The master blueprint at a crucial juncture in Chinese rejuvenation
He Weiwen
The fourth session of the 13th Chinese People's Political Consultative Conference is held at the Great Hall of the People in Beijing, March 4, 2021. /VCG

The fourth session of the 13th Chinese People's Political Consultative Conference is held at the Great Hall of the People in Beijing, March 4, 2021. /VCG

Editor's note: He Weiwen is a senior fellow at the Center for China and Globalization (CCG). The article reflects the author's opinions and not necessarily the views of CGTN.

The fourth session of the 13th National People's Congress (NPC), which opens on March 5, will review and adopt the blueprint for China great rejuvenation – the 14th Five-Year Plan (2021-2025, FYP) and Long-Range Objectives Through the Year 2035.

China attained the first millennium goal in 2020, the last year of the 13th FYP (2016-2020), having turned China into a moderately prosperous society, eradicating all poverty, with per capita GDP crossing the $10,000 mark by the centenary of the founding of the Communist Party of China. On this historical plateau, China aims at the second centenary goal of becoming a developed, modern socialist state by 2049, 100 years after the founding of the People's Republic of China. 

Two steps have been mapped out for the coming 30 years, with the first 15 years (by 2035) as the first one, aiming to build China into a medium developed economy, with real GDP to double over 2020's figure. In other words, the real GDP growth rate should keep at 4.7 percent per annum for the next 15 years. The 14th FYP guides the first five years of this period and serves as the very foundation both in the speed and model of growth.

In order to secure 4.7 percent annual GDP growth for the next 15 years, the growth rate for the first five years 2021-2025 must be relatively higher, say at 5 percent or above. If realized, China's per capita GDP will top $13,000 by 2025, thus crossing over the middle-income trap. However, considerable challenges will persist both internally and externally.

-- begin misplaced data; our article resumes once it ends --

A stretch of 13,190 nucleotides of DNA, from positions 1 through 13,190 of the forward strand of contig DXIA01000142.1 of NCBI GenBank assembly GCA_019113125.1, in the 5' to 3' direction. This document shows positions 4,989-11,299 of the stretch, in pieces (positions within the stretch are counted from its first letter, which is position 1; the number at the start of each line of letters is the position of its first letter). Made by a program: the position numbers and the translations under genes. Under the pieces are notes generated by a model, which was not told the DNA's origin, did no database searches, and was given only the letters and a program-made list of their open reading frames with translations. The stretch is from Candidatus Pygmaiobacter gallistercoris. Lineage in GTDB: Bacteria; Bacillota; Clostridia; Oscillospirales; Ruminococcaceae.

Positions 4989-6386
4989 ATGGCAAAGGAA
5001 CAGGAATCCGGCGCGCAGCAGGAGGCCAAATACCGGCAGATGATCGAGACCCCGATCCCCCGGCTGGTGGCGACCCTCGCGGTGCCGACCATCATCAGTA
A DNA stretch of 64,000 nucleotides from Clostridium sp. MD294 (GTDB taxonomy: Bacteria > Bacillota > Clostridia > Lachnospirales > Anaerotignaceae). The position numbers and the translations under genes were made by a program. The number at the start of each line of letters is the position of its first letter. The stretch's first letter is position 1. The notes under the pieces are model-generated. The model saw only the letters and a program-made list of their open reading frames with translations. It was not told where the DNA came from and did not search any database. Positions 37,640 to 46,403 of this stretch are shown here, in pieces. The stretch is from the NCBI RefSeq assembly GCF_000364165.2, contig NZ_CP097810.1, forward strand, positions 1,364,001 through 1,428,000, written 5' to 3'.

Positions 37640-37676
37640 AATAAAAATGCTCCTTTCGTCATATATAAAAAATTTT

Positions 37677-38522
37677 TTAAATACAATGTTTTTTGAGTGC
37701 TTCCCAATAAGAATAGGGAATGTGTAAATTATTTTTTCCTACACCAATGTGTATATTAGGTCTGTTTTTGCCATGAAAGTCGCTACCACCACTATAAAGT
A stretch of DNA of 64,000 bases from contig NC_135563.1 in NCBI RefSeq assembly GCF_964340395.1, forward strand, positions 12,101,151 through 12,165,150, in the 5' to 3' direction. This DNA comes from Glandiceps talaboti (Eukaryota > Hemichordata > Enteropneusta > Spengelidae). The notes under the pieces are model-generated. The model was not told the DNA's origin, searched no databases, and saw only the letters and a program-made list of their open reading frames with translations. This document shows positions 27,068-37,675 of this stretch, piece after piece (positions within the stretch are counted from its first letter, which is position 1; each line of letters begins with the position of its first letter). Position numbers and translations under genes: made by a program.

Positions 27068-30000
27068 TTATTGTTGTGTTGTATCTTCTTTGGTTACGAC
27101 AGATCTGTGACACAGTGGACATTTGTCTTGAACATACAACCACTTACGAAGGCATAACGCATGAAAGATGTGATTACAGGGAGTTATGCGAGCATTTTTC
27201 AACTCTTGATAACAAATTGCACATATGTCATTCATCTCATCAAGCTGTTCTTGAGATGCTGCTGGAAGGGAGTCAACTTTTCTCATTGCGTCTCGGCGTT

The falling birth rate and aging society will continue to pose challenges to China's sustainability of human resources supply and social cost. And the serious U.S. containment, including trade, investment and especially key technology ban or restrictions pose a continuous threat to China's high tech-driven growth.

China's economic growth and her long march towards the great rejuvenation is thus at a crucial juncture in 2021. The 14th FYP and the long-term objectives by 2035 is the master blueprint covering the next five years and 15 years respectively, will undoubtedly serve as a historical guide.



Different from the previous five-year plans, the 14th FYP highlights the national strategy on science and technology, aiming at world-leading science and technology achievements.

By the completion of the 13th FYP, China has already become the world's largest manufacturing power, with its added value accounting for 30 percent of the world total, larger than the U.S., Japan and Germany combined. Chinese exports in 2020 were nearly twice the size of those of the U.S. Hence, the quantity growth has been close to the maximum. However, its per capita GDP was only slightly higher than $10,000, 15 percent that of the U.S. Therefore, the further growth must depend on quality growth, on high tech which creates much higher added value.

Innovation-driven growth has been our priority for many years. While considerable achievements have been attained, China is still not at the fore in the world. The 2019 innovation country rankings put China at 14th, behind countries including Switzerland, Sweden and the U.S.

A good case is China's semiconductor chips industry. The U.S. ban on chips to Huawei and restrictions on many other Chinese companies serves as a warning. With the stringent external restrictions likely to continue, we have come to realize that we have lost years on our own R&D and creating our own cutting-edge semiconductor industry.

In previous years, we were quite happy about the low-end application of the information and telecom technology, even very proud of the "new four inventions," namely, e-commerce, mobile payment, bicycle-sharing and high-speed rail. Mass innovation and mass entrepreneurship was the slogan which encouraged large numbers of low-end, capital-driven start-ups but did not help much in lifting the whole nation's technology position in the world. 

On the contrary, the landmark technology achievements such as Beidou and Tiangong were all the results of national efforts in independent R&D and manufacture.

It is of historic significance that the 14th FYP stipulates the national science and technology strategy, targeting cutting-edge scientific research and key technology initiatives. Of course, the strategy is by no means shutting the door up. On the contrary, China opens the door for all the world. They can set up R&D centers in China and enjoy the national treatment as Chinese businesses or entities do.

Only in this way can China build up a comprehensive, independent system of high technologies, securing long-term high-quality growth and hitting the 2035 objectives on time.

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